Region to reap jobs from bio-defense lab at K-State

Updated: 2013-05-01T02:29:52Z


The Kansas City Star

Remember that proposed $1.14 billion national bio-defense laboratory project by Kansas State University that, would be co-developed by a couple of big firms from outside the region?

It turns out that, at least according to one partner, St. Louis-based McCarthy Building Cos., more than 90 percent of the construction is expected to be done by regional contractors and workers. That’s the word from Scott Wittkop, president of the McCarthy Central Division.

McCarthy is reinforcing its interest in the area by opening an office next month at 10601 Mission Road in Leawood. It’s expected to open with four full-time staffers led by Barry Sutherland and grow in the future.

McCarthy had an area office in the 1980s. Now, with $1.4 billion in work scheduled for the metro area and the region, including the planned National Bio and Agro-Defense facility , Wittkop said it’s time to replant its flag here.

“We have been planning for a Kansas City area office for some time,” he said. “We feel that now is the right time to commit to a full-service office with focus on our core markets of healthcare, education, science and technology, and commercial construction.”

The McCarthy joint venture with M.A. Mortenson Construction of Minneapolis has been given the go-ahead by the U.S. Department of Homeland Security to build an $80 million utility plant that would serve the proposed laboratory where deadly pathogens afflicting plants and animals would be studied.

President Barack Obama also included $714 million in his budget for the 574,000-square-foot lab itself. If Congress approves, construction would begin next year and “have a significant impact on the regional economy for a five-year period,” Wittkop said.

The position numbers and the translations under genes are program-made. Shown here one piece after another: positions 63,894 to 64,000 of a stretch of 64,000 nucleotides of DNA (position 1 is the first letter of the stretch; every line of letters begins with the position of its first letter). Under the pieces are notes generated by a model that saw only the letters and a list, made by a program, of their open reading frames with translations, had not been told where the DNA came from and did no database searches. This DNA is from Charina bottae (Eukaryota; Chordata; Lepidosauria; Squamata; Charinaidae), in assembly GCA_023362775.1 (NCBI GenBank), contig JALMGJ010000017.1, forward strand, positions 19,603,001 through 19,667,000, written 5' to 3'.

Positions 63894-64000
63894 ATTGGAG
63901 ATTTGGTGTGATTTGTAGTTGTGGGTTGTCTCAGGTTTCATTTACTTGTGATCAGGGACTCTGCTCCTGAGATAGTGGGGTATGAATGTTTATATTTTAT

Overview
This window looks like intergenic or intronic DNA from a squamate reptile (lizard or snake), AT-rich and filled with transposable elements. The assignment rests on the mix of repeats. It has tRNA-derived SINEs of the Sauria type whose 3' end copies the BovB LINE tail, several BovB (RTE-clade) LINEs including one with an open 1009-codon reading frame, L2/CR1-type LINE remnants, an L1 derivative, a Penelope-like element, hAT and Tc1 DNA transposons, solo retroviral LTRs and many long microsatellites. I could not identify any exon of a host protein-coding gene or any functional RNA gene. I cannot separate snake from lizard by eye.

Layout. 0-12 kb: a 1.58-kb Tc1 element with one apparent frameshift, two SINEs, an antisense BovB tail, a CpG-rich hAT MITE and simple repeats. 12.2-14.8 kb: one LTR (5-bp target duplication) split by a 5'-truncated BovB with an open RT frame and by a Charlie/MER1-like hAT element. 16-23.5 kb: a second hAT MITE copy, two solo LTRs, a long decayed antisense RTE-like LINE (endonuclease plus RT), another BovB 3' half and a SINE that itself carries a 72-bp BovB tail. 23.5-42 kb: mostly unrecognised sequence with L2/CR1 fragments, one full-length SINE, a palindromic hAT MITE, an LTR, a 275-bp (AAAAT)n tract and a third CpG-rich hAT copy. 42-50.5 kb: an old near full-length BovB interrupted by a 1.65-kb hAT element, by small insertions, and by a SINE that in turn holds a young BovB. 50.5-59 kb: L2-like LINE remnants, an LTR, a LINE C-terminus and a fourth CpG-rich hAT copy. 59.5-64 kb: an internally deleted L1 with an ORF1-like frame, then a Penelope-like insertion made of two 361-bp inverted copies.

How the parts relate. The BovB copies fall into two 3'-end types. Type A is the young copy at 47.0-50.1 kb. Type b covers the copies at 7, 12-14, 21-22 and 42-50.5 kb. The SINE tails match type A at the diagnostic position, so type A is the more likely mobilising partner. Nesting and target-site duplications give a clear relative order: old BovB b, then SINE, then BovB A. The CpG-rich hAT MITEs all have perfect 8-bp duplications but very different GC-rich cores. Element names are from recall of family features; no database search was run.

Wittkop estimated 92 percent of the subcontracting work for the utility plant, which will heat and cool the adjacent lab, will go to firms in the Kansas City and Manhattan area. That project is expected to be finished in October 2015.

That same ratio is the goal for the main lab project itself, an endeavor that will provide thousands of construction jobs at one time or another in those five years.

McCarthy already is in the middle of a huge manufacturing project in Topeka, a $180 million, 550,000-square-foot plant for Mars Chocolate North America. It’s currently employing about 400 construction workers. The first Snickers and M&M’s are scheduled to begin production runs by the end of this year.

The firm also is rebuilding the hospital destroyed in the 2011 Joplin tornado, and building another hospital in Springfield.

Wittkop said McCarthy wants to push even more into the Kansas City market and is pursuing several projects that he declined to identify. That could put them up against the hometown team, J.E. Dunn Construction Co., which also does a lot of high-value healthcare, research and educational buildings.

J.E. Dunn officials declined to comment when asked about McCarthy’s return to the market.

To reach Kevin Collison, call 816-234-4289 or send email to Follow him at

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